H.Res.144 - To express the sense of the House of Representatives that the maximum Pell Grant should be increased to $5,800.108th Congress (2003-2004)
Text: H.Res.144 — 108th Congress (2003-2004)
There is one version of the bill.
Bill text available as:
Introduced in House (03/13/2003)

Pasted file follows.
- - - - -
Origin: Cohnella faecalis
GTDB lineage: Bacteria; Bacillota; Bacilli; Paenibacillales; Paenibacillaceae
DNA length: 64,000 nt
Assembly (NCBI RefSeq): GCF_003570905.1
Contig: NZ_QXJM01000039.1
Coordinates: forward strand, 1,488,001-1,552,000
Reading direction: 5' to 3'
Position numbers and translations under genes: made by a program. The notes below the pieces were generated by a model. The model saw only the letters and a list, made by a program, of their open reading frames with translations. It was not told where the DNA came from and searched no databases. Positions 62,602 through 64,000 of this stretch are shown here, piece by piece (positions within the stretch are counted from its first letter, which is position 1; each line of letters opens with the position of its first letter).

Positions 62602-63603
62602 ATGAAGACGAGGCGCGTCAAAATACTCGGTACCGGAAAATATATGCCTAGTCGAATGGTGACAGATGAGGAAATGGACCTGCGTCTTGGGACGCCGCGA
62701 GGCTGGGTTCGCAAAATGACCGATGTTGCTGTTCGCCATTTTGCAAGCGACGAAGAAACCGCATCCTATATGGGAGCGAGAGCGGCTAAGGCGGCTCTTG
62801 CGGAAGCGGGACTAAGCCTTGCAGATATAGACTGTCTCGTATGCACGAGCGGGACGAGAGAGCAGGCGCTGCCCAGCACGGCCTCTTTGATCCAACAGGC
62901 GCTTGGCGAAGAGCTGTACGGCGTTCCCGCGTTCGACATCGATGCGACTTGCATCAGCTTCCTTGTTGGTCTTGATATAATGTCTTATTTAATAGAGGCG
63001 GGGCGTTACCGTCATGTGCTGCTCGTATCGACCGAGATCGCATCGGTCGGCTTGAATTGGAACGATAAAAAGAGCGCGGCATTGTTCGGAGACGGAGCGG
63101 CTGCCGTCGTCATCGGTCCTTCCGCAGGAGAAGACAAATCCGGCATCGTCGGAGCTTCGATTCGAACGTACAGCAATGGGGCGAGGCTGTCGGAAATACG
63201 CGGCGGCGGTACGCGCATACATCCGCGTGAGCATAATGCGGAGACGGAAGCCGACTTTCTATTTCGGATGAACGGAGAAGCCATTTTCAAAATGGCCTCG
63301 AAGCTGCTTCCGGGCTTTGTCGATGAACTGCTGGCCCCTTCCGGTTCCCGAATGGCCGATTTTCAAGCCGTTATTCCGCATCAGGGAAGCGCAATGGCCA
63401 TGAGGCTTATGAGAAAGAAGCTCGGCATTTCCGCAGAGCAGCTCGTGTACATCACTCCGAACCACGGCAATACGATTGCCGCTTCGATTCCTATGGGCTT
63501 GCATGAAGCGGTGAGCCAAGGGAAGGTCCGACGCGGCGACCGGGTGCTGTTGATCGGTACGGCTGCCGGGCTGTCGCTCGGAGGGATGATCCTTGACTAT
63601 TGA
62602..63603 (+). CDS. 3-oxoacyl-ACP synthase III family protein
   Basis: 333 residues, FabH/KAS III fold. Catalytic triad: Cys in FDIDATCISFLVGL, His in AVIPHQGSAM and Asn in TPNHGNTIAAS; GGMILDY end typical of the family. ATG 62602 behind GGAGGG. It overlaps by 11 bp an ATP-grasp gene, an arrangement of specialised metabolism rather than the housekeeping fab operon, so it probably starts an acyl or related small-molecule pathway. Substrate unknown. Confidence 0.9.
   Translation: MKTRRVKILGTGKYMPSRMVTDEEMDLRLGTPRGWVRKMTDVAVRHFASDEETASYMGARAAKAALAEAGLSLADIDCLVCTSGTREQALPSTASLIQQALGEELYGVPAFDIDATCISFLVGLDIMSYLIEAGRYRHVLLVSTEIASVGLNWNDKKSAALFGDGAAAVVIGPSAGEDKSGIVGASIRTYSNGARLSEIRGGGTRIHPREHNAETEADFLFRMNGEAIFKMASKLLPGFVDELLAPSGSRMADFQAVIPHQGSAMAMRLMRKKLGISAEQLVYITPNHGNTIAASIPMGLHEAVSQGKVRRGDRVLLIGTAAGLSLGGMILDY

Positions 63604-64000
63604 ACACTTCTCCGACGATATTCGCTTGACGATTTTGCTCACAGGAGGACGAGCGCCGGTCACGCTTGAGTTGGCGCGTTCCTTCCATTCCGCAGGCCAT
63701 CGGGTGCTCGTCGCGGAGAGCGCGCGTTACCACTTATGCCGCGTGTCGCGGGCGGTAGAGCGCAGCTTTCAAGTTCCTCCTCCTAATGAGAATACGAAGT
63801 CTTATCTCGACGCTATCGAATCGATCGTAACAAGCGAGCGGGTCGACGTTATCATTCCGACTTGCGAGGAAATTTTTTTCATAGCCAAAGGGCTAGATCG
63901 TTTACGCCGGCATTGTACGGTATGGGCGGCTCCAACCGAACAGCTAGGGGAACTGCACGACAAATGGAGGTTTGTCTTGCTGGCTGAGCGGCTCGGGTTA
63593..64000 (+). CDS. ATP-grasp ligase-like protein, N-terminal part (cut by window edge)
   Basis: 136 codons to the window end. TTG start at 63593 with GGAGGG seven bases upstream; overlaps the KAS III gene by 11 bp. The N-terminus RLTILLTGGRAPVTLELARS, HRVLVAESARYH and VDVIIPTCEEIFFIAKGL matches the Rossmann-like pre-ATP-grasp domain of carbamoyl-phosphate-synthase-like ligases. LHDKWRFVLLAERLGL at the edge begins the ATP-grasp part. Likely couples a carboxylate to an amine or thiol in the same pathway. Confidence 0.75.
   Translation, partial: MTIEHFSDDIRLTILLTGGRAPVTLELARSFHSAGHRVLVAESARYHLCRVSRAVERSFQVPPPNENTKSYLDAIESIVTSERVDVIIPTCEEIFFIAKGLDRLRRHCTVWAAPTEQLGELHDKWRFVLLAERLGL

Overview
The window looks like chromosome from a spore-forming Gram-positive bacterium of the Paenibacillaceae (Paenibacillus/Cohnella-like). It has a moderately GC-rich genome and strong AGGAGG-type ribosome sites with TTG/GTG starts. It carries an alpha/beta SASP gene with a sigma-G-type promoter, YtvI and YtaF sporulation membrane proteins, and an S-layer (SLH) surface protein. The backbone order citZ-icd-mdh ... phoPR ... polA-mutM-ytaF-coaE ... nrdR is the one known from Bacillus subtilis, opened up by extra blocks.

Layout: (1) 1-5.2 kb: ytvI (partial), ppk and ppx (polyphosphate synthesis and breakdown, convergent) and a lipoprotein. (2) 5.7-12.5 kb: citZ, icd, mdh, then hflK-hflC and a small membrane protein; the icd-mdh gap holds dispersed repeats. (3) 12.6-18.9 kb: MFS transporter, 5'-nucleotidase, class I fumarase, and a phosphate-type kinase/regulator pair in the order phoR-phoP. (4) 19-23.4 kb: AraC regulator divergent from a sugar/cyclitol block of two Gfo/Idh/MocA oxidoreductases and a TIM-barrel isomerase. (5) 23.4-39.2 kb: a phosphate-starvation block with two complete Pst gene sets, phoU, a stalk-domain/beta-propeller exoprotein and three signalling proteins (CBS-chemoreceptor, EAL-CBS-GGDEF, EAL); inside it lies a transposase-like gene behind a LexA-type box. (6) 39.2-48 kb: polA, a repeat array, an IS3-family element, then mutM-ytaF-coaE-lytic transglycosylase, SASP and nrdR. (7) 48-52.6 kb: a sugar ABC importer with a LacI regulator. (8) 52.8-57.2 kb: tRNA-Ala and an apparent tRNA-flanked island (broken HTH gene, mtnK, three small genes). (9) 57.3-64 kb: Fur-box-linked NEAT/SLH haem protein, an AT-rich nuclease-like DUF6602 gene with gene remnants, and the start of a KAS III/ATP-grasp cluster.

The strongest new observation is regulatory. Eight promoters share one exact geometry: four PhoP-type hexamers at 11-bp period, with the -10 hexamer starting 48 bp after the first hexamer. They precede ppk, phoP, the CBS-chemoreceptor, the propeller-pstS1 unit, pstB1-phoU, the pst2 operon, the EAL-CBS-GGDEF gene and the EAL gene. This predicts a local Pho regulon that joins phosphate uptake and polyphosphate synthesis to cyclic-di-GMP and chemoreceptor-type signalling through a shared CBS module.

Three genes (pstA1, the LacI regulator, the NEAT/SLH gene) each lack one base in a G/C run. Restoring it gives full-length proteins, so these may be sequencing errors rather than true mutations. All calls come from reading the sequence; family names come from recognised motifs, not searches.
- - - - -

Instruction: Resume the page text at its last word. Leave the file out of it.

[Congressional Bills 108th Congress] [From the U.S. Government Printing Office] [H. Res. 144 Introduced in House (IH)] 108th CONGRESS 1st Session H. RES. 144 To express the sense of the House of Representatives that the maximum Pell Grant should be increased to $5,800. _______________________________________________________________________ IN THE HOUSE OF REPRESENTATIVES March 13, 2003 Mr. Wu submitted the following resolution; which was referred to the Committee on Education and the Workforce _______________________________________________________________________ RESOLUTION To express the sense of the House of Representatives that the maximum Pell Grant should be increased to $5,800. Resolved, SECTION 1. INCREASE IN MAXIMUM PELL GRANT. (a) Findings.--The House of Representatives makes the following findings: (1) A college education has become increasingly important, not just to the individual beneficiary, but to the nation as a whole. The growth and continued expansion of the nation's economy is heavily dependent on an educated and highly skilled workforce. (2) The opportunity to gain a college education also is important to the nation as a means to help advance the American ideals of progress and equality. (3) The Federal Government plays an invaluable role in making student financial aid available to ensure that qualified students are able to attend college, regardless of their financial means. Since the inception of the Pell Grant program in 1973, nearly 80,000,000 grants have helped low- and middle- income students go to college, enrich their lives, and become productive members of society. (4) Nationwide, almost 65 percent of high school graduates continue on to higher education. This degree of college participation would not exist without the Federal investment in student aid, especially the Pell Grant program. Nearly 25 percent of all undergraduate students receive some amount of Pell Grant funding. (5) In the next 10 years, the number of undergraduate students enrolled in the nation's colleges and universities will increase by 11 percent to more than 11,000,000 students. Many of these students will be the first in their families to attend college. One in 5 of these students will be from families with incomes below the poverty level. The continued investment in the Pell Grant program is essential if college is to remain an achievable part of the American dream. (6) Increasing the maximum Pell Grant to $5,800 would result in a $1,800 increase in the maximum grant award. (7) Because Pell Grant recipients are more likely to graduate with student loan debt and to amass more debt than other student borrowers, increasing the maximum Pell Grant to $5,800 will help remedy this disparity. (b) Sense of the House of Representatives.--It is the sense of the House of Representatives that the maximum Pell Grant should be increased to $5,800.